Next, Ackermans wants to study various species of woodpeckers to see if they exhibit brain trauma from their head-banging behaviors. The only other study to look at the birds’ brains found some evidence of tau, but “it wasn’t really in any specific pattern,” she says.
Mating to death
In some ways, musk oxen are an interesting parallel with certain marsupials, says Diana Fisher, a mammal ecologist at the University of Queensland School of Biological Sciences in Australia.
Small and carnivorous, antechinuses are a genus native to mainland Australia and Tasmania. In recent years, they’ve made headlines for the way the males practice semelparity—or a single burst of reproductive output, followed by programmed death. Antechinus females can live two to three years or more. But the males rarely last more than 11 months. (Read about five animals that mate themselves to death.)
“They have a very frantic mating season,” says Fisher. Breeding bouts can last 12 to 14 hours, and afterward each male will try to mate with as many other females as he can—which leads to his demise.
“The collagen in their skin disintegrates, their gut disintegrates, and they get internal bleeding,” says Fisher. “They become very susceptible to parasites and diseases, and their immune system fails.” In a matter of weeks, they’ll be dead.
“This is all pretty unusual for mammals,” says Fisher, which tend to survive long enough to experience multiple mating seasons.
Suicidal reproduction is more common in insects, fish, plants, and arachnids: When another Australia native, the redback spider, mates, the male will place himself into the female’s mouth.
In large, social insect colonies, a similar but slightly different dynamic plays out.
When a European honeybee stings a soft-skinned attacker, such as a bear, it dies when its stinger lodges in the victim’s skin. An exploding ant may rip its abdomen in two while defending its nest from attackers. And in some termite species, elderly workers can turn themselves into suicide bombers.
But how does killing oneself make sense, evolutionarily speaking?
“Easy,” says Thomas Seeley, a biologist at Cornell University and author of The Lives of Bees, in an email. “Workers achieve genetic (evolutionary) success not by reproducing themselves, but helping their mother, the colony’s queen, do so.” (Learn why insects are disappearing at an alarming rate.)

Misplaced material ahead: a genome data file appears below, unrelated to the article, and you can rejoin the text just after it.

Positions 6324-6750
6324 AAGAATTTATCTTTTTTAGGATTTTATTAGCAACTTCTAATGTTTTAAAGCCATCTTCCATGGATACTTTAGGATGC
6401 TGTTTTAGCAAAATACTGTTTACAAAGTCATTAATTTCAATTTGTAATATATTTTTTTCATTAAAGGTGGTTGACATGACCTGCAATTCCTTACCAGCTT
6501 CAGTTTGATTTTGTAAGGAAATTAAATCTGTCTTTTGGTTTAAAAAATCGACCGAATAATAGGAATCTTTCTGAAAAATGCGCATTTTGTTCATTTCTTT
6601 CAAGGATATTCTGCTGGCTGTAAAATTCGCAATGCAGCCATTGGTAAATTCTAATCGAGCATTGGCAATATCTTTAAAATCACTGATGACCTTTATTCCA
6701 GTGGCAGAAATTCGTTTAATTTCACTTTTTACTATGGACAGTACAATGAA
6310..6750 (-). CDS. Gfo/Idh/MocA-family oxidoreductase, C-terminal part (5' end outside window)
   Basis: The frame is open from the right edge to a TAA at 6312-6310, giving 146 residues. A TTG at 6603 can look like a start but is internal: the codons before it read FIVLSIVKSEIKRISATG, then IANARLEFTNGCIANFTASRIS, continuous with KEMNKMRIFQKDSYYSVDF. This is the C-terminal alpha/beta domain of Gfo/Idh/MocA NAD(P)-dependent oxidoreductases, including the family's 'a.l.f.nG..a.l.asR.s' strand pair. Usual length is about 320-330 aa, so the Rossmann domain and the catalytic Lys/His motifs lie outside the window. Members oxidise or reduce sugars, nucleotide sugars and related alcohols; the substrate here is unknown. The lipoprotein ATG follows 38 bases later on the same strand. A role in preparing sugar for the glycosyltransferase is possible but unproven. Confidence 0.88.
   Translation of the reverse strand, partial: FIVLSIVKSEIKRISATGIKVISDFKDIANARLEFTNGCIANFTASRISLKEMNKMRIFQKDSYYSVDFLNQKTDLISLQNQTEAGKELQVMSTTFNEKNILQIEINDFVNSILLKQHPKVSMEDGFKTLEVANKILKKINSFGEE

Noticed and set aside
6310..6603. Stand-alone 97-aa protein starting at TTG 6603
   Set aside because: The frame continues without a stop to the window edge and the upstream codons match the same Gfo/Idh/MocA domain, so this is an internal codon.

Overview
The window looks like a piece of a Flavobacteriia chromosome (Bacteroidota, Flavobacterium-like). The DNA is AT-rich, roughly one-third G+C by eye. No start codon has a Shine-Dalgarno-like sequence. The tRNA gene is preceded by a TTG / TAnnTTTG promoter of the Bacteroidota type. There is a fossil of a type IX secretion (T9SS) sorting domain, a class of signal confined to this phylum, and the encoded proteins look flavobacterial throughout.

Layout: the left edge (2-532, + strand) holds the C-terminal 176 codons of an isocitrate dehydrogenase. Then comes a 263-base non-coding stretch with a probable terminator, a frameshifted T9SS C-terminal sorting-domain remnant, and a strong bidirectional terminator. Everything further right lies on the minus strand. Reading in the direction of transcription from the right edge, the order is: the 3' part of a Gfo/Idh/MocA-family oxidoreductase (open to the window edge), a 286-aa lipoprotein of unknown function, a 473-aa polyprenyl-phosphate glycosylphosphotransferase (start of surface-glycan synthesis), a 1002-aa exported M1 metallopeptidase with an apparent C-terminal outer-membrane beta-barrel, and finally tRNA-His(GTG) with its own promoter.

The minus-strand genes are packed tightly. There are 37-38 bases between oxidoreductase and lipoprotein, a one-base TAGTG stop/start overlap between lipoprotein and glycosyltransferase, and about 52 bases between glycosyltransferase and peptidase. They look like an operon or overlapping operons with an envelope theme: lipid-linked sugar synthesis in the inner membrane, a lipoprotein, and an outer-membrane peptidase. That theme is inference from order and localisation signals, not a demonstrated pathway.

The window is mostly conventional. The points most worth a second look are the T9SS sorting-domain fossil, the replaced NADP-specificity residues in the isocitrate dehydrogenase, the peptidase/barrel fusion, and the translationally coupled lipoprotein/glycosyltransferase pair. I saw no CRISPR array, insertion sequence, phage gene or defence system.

“One form of this help is colony defense,” he explains.
"Some researchers call this a ‘superorganism’,” says Alice Laciny, an entomologist who works on exploding ants at the Natural History Museum Vienna, in an email. “So an ant colony or bee hive is more like one large animal, with the queen representing the reproductive organs. The minor workers are numerous and only need small amounts of resources to rear, so they are similar to the body's cells in a way.”
“In this system, protecting her queen and sisters, if necessary even by self-sacrifice, is the way an ant worker can protect and pass on her genes,” says Laciny.
A mother’s ultimate sacrifice
Another form of sacrifice in the animal kingdom is the lengths to which some mothers will go to give their young a fighting chance.
After they’re born, some species of legless amphibians known as caecilians literally eat their mother’s top layer of skin as a first meal. And African social spiders take this one step further, with some females allowing their young to practice matriphagy—or the killing and eating of their own mother. (Watch baby spiders eat their mother alive.)
Giant Pacific octopuses may be the ultimate self-sacrificing mothers. Females can hold vigil over their eggs for an incredible four years—during which time they don’t even eat.
“Inevitably, the females deplete their entire body reserves and die while guarding the eggs,” says Fisher.
"You do feel sorry for them, but that's how a lot of species get the best offspring success in the next generation.”